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Vampire Survivors' developer made the mobile port to ensure it was free and to curtail clones

Last year's actual game of the year released for free on mobile devices last month.

Vampire Survivors' developer didn't intend to make the mobile version of the game itself, but had to after it couldn't find a studio that wouldn't embrace "non-predatory" monetisation.

Mobile games can often be a mixed bag, as there's plenty with incredible stories, but while normally free-to-play, they're often walled with countless microtransactions. That made the reveal that Vampire Survivors' mobile version would be completely free, no strings attached, quite unusual. In an interview with PCGamer, developer Poncle explained why it did so, and the difficulties that have come with the decision.

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According to Poncle, the studio spent "months" looking for a mobile developer to handle the project, but none were prepared to opt for a "non-predatory" business model. But due to the huge number of clones racking up on mobile stores (which were "actual 1:1 copies with stolen code, assets, data, [and] progression) Poncle had to work on it itself.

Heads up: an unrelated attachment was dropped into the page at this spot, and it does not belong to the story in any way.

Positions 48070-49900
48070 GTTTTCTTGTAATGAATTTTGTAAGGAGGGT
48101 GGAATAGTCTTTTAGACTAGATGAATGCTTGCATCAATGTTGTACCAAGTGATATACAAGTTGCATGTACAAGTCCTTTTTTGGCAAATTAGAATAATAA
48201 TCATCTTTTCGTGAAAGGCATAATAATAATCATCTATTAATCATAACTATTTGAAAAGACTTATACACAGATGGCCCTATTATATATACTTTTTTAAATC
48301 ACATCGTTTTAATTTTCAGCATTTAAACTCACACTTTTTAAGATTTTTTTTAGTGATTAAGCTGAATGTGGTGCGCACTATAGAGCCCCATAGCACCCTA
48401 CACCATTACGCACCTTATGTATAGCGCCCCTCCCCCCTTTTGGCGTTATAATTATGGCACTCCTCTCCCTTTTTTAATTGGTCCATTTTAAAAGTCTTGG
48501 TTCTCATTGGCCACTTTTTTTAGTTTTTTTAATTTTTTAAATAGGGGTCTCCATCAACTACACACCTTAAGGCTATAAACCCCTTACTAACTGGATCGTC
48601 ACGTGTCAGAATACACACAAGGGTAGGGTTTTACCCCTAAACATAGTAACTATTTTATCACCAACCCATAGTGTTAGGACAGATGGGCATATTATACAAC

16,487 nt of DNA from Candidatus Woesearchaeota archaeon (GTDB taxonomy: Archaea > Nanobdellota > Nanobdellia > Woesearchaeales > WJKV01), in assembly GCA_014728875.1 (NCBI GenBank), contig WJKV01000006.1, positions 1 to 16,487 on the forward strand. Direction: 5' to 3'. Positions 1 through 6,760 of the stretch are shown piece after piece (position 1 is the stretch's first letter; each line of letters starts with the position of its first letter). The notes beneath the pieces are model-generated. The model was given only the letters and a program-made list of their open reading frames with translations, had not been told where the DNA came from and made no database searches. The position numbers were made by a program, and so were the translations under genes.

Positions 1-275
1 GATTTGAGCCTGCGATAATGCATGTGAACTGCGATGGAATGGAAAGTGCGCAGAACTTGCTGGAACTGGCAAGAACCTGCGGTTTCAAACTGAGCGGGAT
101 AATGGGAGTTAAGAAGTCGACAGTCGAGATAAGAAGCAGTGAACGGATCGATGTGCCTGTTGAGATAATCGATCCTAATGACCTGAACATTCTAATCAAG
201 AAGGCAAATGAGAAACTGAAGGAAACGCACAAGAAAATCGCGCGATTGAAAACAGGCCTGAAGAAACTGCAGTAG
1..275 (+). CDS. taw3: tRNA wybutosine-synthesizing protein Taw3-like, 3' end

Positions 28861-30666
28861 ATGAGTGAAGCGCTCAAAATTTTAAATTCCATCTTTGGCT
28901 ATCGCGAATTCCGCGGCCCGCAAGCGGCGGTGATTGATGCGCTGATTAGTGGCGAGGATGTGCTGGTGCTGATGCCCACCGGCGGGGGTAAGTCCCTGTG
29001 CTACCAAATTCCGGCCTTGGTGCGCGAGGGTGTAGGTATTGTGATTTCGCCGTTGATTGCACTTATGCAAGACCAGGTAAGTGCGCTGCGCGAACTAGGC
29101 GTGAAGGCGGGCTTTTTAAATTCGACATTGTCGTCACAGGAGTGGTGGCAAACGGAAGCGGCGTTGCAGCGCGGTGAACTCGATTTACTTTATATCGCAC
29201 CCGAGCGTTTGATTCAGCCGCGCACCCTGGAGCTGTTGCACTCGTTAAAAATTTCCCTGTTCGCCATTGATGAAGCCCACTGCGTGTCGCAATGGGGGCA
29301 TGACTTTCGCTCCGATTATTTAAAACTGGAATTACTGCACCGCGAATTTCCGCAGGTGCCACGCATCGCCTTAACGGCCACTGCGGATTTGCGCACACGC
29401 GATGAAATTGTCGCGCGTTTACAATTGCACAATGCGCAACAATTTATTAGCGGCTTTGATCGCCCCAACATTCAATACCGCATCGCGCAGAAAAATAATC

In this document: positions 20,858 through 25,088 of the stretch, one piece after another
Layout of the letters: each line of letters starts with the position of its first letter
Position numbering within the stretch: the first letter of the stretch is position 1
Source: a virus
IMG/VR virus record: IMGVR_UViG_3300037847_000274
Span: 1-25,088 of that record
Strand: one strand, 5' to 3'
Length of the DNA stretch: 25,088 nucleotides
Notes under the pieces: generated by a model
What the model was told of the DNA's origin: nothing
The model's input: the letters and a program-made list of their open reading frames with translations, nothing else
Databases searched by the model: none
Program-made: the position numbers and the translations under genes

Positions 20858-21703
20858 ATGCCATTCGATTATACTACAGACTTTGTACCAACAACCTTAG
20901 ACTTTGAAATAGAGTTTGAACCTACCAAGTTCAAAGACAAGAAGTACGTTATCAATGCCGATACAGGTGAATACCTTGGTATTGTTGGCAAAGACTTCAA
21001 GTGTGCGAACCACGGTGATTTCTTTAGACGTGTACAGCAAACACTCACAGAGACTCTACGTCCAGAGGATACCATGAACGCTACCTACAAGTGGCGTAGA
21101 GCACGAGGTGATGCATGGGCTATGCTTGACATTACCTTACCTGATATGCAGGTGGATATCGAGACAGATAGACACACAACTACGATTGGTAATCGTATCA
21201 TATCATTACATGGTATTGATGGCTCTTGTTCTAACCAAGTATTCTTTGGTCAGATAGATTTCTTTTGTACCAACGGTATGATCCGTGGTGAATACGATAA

This has resulted in some missing features, namely cloud saves and save transfers, as Poncole hadn't planned on making the port initially. "Since we're still without a backend/full stack engineer, this might end up taking longer than expected," Poncle said.

Explaining the reasoning behind making the game free, Poncle said "If you're like me, then if you wanted Vampire Survivors on mobile you'd have been happy to just pay a couple of bucks for it and call it a day. But the mobile market doesn't work like that and by making Vampire Survivors a paid app I'd have cut out completely a lot of new players from even trying the game.

"This is why we ended up with a free-for-real approach, where monetization is minimal and is designed to never interrupt your game, always be optional and in your control through a couple of 'watch ads' buttons, and doesn't have any of that real money sinks that mobile cashgrabs are usually designed around."

As noted by PCGamer, specifics on which developers were approached, or how they might feasibly make the game completely free, weren't shared by Poncle. It's also unclear how DLC will be handled, something Poncle is thinking about, but doesn't have a solution for just yet.

If you've missed the sleeper hit that is Vampire Survivors, you should read about why our own editor-in-chief Tom picked it as his game of the year.

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